fight better
Photo: Peter Rosa; Illustration: Julia Rothman
Our 13-year-old son was tinkering with his new iPod. "Hey," he said. "I just recorded you guys!" And sure enough, from the tiny, tinny speaker, my husband, Michael, and I could hear ourselves. Arguing. About Scrabble. Actually, arguing is a misnomer. It was mostly me ripping the poor guy a new one. And let me say this—if you don't like the way your voice sounds on an outgoing message, you should hear it when you're barking about a triple-word score. We were only kind of serious—more fisticuffs than hand grenades—and still it was ugly. "You're totally trying to screw me," I heard myself say like a child (an especially foulmouthed one). "No, no," Michael says pleasantly, and I sigh and say, "I always forget what an a-hole you are when you play this game." I also make a weird exasperated sound in the back of my throat (it would be spelled khhh). Hearing myself, I did not feel proud.

"Yikes!" I said. My son said, "I know, right?"

Our neighbors would doubtless get an amiable "No worries!" from me if they crashed a truck through our living room. But at home, a federal case must be made about such trivia as the children's vitamins ("Why am I the only one who..."), the unbought wrapping paper ("How come you never..."), the haircut unnoticed ("Could you for once..."), and the apologies offered too late or too unconvincingly ("Forget it. Really, just forget it.").

It isn't that I don't know this is wrong. I need to compromise more, listen more closely, respect opinions different from mine (sigh); to stop sounding like I'm a contestant in the Shriekingest Harpy competition; to be humbler, extend the benefit of the doubt, avoid hyperbole; to apologize and forgive. A recent study on married couples and fighting demonstrates just how important these skills are. The researchers had some of the couples write about significant recent fights, reporting objectively on their arguments in a way that made them pay attention to how they communicated. If you view your fight from the perspective of an outsider, the researchers found, your distress over the argument diminishes.

Armed with this information, I decide to try my own experiment. When I speak to my husband, I tell myself, I will imagine the sound of my own voice as if I'd have to listen to it later—or as if our daughter's fourth-grade teacher or my mother or Barack Obama might listen to it later. Because wouldn't you speak more carefully if you knew someone was listening? And isn't that strange, given that someone—your actual dearly beloved—is?
Perhaps unsurprisingly, I struggle. One day, Michael asks about going to a Red Sox game—a friend got last-minute tickets—and I say, "Tomorrow? The one night that my brother's family will be here from Switzerland?" He nods. "Maybe I can do both," he says. The game is at 7; Boston is two hours away. "So what time would dinner work for you?" I ask, and he says, "Four? 3:30?" I explode: "This has been on the calendar for six months!... Are you kidding me?... Dinner at 3:30! No really, that's a great idea!... I can't even deal with you right now." Also I make the khhh sound. Michael cowers, apologizes ("I only asked"). But I'm too mad to listen or learn or do anything right. I storm out of the room and busy myself with seething.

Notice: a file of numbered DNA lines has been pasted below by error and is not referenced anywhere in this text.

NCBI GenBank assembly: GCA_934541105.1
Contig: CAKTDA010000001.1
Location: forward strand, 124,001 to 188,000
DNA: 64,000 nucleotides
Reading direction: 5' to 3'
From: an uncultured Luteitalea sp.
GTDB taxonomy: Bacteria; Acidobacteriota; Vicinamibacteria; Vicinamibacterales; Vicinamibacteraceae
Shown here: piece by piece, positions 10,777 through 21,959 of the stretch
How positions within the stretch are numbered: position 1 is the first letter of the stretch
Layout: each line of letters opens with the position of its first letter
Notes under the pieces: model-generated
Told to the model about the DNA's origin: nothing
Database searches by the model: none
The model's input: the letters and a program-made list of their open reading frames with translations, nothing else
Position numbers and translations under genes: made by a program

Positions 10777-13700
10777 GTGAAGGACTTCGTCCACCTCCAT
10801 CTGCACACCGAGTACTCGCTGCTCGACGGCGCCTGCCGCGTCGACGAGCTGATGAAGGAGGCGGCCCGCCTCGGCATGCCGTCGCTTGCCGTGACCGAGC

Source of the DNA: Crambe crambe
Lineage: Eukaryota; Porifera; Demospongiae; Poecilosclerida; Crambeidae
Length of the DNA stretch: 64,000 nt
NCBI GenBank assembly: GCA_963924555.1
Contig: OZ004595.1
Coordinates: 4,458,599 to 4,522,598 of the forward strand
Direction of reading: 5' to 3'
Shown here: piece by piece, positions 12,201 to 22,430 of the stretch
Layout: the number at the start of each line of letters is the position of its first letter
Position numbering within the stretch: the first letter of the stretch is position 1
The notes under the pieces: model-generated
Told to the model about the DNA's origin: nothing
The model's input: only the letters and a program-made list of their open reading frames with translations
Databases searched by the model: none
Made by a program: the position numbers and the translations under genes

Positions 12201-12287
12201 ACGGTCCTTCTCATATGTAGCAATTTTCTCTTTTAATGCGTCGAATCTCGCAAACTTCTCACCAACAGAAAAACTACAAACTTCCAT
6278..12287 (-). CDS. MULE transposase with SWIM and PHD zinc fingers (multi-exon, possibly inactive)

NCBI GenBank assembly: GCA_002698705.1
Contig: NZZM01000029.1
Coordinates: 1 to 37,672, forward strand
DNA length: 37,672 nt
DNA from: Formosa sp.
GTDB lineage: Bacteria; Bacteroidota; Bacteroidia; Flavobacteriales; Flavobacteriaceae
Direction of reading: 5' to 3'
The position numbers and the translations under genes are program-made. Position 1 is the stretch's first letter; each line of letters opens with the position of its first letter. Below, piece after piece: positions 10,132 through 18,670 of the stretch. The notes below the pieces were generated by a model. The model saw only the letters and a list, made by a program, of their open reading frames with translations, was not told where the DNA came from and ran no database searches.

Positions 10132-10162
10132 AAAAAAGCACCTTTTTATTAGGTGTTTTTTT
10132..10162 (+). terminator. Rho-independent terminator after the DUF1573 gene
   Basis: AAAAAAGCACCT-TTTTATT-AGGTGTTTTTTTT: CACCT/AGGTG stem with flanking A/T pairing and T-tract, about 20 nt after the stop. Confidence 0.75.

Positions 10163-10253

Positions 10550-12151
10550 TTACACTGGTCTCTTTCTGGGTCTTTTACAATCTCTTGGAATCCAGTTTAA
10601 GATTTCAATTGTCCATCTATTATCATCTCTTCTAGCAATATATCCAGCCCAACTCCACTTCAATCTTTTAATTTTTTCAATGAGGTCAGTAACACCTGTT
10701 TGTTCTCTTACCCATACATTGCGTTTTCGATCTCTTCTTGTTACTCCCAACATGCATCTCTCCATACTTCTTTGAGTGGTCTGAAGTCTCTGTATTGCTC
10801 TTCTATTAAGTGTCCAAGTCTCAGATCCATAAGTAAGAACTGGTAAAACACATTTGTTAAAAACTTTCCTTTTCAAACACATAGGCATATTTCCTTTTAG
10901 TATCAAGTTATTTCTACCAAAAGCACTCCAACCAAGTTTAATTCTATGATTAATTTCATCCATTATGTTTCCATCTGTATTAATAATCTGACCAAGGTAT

Only when Michael sits tentatively beside me do I replay the fight in my head. I hear my excessive fury, and I am sorry. He is a good partner, just a person who is different from me, one who also really wants to go to the ball game. "I'm sorry you're going to miss your game," I say, meaning it, and he says, "I'll be glad to see your brother. There will be other games." I smile. "Wrap your arms around me," I say, and he does.

The next time I'm annoyed, I do better. High school friends of Michael's come into town. "What were you thinking of serving?" I ask, preemptively irritated but doing my darnedest to scrub it from my tone. "Uh, pasta?" Michael says, grimacing. "With some kind of, uh, sauce?" Michael's haplessness is the trigger here; typically I'd say something like, "Why am I the one who always has to figure this stuff out? They're your friends. It's not like I don't have a billion things to do!" And I'd say that even though what I really want is connection. Were I a set of nesting matryoshka dolls, the tiniest one inside would tell him clear, gentle things like "I just want to feel appreciated." But the big, bullying outer doll prefers to engage in a sniping tit for tat. And I don't like the way it sounds, or rather the way it sounds like it would sound, because—hooray!—I catch myself before I speak. "Did you want to ask me if I would please make dinner for your friends?" And Michael smiles back. "Would you please?" he asks. "Happily," I say. We are unrecorded, but sounding, I hope, better and better.

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